Each year about this time, mailboxes across America are filled with tax forms. Sometimes, those tax forms go straight to a tax professional, unopened. Other times, taxpayers may dutifully open those forms and type the information, box for box, into tax preparation software. In both cases, it’s not unusual for taxpayers to not have an understanding of the meaning of all of the numbers, letters and other information on those forms. That’s about to change.
This month, I’ll be dissecting some of the most basic tax forms for you. The more you know, the less scary some of these forms can be.
Next, here’s what you should know about the form 1098-T, Tuition Statement:
A form 1098-T, Tuition Statement, is used to help figure education credits (and potentially, the tuition and fees deduction) for qualified tuition and related expenses paid during the tax year.
The Lifetime Learning Credit offers up to $2,000 for qualified education expenses paid for all eligible students per return. The amount of the credit is figured by calculating 20% of the first $10,000 of qualified education expenses – up to that maximum of $2,000 per taxpayer.
You can claim the $2,500 American Opportunity Credit for each qualifying student on your federal income tax return. Unlike the American Opportunity Credit, the Lifetime Learning Credit is not refundable which means that if your credit exceeds your tax, you won’t receive a refund of the difference. Forty percent of the American Opportunity Credit may be refundable which means that if the refundable portion of your credit is more than your tax, the excess (up to $1,000) will be refunded to you – even if you owe zero tax. (For more on educational tax credits, click here.)
The tuition and fees deduction can reduce the amount of your income subject to tax by up to $4,000. The great thing about the tuition and fees deduction is that it’s an adjustment to income (sometimes called an “above the line” deduction) which means that you don’t have to itemize your deductions on Schedule A to take advantage of the deduction.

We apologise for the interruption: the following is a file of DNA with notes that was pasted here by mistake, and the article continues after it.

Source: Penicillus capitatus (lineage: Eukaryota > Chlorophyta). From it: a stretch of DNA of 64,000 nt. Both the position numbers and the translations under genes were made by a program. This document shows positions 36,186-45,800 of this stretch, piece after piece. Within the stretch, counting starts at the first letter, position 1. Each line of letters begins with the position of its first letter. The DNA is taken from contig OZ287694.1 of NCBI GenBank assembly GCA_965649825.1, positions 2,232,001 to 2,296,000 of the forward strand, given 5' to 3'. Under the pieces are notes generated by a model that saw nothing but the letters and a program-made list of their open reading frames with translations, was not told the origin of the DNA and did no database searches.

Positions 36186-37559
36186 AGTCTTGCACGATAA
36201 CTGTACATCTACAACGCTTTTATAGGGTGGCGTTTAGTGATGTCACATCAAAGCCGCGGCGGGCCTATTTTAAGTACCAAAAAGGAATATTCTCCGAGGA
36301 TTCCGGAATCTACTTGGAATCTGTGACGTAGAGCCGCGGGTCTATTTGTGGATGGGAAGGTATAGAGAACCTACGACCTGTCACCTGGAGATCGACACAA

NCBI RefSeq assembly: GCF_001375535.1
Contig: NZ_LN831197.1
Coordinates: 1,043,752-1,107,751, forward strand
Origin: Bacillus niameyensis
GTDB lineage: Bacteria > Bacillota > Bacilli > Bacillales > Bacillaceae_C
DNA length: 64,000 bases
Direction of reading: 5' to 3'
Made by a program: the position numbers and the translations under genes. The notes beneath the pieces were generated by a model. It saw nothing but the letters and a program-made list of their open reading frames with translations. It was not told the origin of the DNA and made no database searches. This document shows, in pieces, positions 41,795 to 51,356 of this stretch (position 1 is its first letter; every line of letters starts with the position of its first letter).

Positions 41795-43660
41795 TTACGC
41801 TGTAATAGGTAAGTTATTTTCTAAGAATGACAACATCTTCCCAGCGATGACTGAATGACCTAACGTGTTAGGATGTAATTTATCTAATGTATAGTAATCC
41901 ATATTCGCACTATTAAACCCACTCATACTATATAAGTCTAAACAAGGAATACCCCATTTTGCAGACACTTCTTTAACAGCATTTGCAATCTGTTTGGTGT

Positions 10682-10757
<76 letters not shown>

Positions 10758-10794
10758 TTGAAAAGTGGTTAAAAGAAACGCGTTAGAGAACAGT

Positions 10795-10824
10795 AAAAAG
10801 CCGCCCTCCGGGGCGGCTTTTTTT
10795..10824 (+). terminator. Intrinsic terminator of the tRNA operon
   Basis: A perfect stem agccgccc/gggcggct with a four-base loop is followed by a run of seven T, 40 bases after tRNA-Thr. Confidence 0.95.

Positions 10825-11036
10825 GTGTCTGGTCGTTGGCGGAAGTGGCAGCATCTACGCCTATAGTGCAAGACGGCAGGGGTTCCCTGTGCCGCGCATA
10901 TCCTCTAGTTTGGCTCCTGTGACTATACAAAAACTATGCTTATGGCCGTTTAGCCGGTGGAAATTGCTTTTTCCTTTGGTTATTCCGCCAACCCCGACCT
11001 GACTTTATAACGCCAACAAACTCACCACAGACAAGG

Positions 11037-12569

In most (but not all) circumstances, credits are more tax favorable than deductions. Compare the tuition and fees deduction to the American Opportunity Credit and the Lifetime Learning Credit to see what works best for you. It’s an either/or: there’s no double-dipping.
Note: the tuition and fees deduction was part of the extenders package passed in December 2014 which extend the deduction through the end of 2014 which means that you can take advantage of it for the 2014 tax return you file in 2015. However, as of now, the deduction is dead for 2015 (unless Congress renews it again).
Your identifying information and the identifying information of your college or university are reported on the left side of the form. Your Social Security Number may also be on the form – or just the last few digits. The first digits of the number may be redacted for your privacy. The address should be your permanent address which might not be your school address.
Financial information is reported on the right side of the form. In box 1, your college or university will report the total amount of payments paid by you for qualified tuition and related expenses. This amount will be less any reimbursements or refunds for payments received for qualified tuition and related expenses during the same calendar year. This amount will not be reduced by scholarships and grants reported in box 5. For most students, this is the box that matters the most.